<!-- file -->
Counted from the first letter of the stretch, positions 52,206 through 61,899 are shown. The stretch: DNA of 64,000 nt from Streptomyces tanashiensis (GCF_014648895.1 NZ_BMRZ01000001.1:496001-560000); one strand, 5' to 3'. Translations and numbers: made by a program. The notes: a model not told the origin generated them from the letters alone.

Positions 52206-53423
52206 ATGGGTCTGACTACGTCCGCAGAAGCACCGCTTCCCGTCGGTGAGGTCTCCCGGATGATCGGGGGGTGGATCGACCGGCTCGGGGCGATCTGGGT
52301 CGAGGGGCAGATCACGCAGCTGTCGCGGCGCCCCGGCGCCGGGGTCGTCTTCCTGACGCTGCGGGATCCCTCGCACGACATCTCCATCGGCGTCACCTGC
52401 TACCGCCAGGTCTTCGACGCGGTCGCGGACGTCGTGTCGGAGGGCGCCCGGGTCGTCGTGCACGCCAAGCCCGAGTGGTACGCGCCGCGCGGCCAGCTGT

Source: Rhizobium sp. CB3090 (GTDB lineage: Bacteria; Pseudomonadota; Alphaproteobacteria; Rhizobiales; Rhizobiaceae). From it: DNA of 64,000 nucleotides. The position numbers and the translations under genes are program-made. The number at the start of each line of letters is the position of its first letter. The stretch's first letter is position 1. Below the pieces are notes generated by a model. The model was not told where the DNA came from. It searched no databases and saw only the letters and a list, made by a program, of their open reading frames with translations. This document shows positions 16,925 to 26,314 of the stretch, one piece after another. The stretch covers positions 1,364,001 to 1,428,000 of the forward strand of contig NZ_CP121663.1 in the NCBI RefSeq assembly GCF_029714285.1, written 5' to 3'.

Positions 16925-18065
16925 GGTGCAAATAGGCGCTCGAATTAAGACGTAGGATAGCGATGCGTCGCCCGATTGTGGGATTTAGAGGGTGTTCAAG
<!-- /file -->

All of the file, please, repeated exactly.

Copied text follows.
Counted from the first letter of the stretch, positions 52,206 through 61,899 are shown. The stretch: DNA of 64,000 nt from Streptomyces tanashiensis (GCF_014648895.1 NZ_BMRZ01000001.1:496001-560000); one strand, 5' to 3'. Translations and numbers: made by a program. The notes: a model not told the origin generated them from the letters alone.

Positions 52206-53423
52206 ATGGGTCTGACTACGTCCGCAGAAGCACCGCTTCCCGTCGGTGAGGTCTCCCGGATGATCGGGGGGTGGATCGACCGGCTCGGGGCGATCTGGGT
52301 CGAGGGGCAGATCACGCAGCTGTCGCGGCGCCCCGGCGCCGGGGTCGTCTTCCTGACGCTGCGGGATCCCTCGCACGACATCTCCATCGGCGTCACCTGC
52401 TACCGCCAGGTCTTCGACGCGGTCGCGGACGTCGTGTCGGAGGGCGCCCGGGTCGTCGTGCACGCCAAGCCCGAGTGGTACGCGCCGCGCGGCCAGCTGT

Source: Rhizobium sp. CB3090 (GTDB lineage: Bacteria; Pseudomonadota; Alphaproteobacteria; Rhizobiales; Rhizobiaceae). From it: DNA of 64,000 nucleotides. The position numbers and the translations under genes are program-made. The number at the start of each line of letters is the position of its first letter. The stretch's first letter is position 1. Below the pieces are notes generated by a model. The model was not told where the DNA came from. It searched no databases and saw only the letters and a list, made by a program, of their open reading frames with translations. This document shows positions 16,925 to 26,314 of the stretch, one piece after another. The stretch covers positions 1,364,001 to 1,428,000 of the forward strand of contig NZ_CP121663.1 in the NCBI RefSeq assembly GCF_029714285.1, written 5' to 3'.

Positions 16925-18065
16925 GGTGCAAATAGGCGCTCGAATTAAGACGTAGGATAGCGATGCGTCGCCCGATTGTGGGATTTAGAGGGTGTTCAAG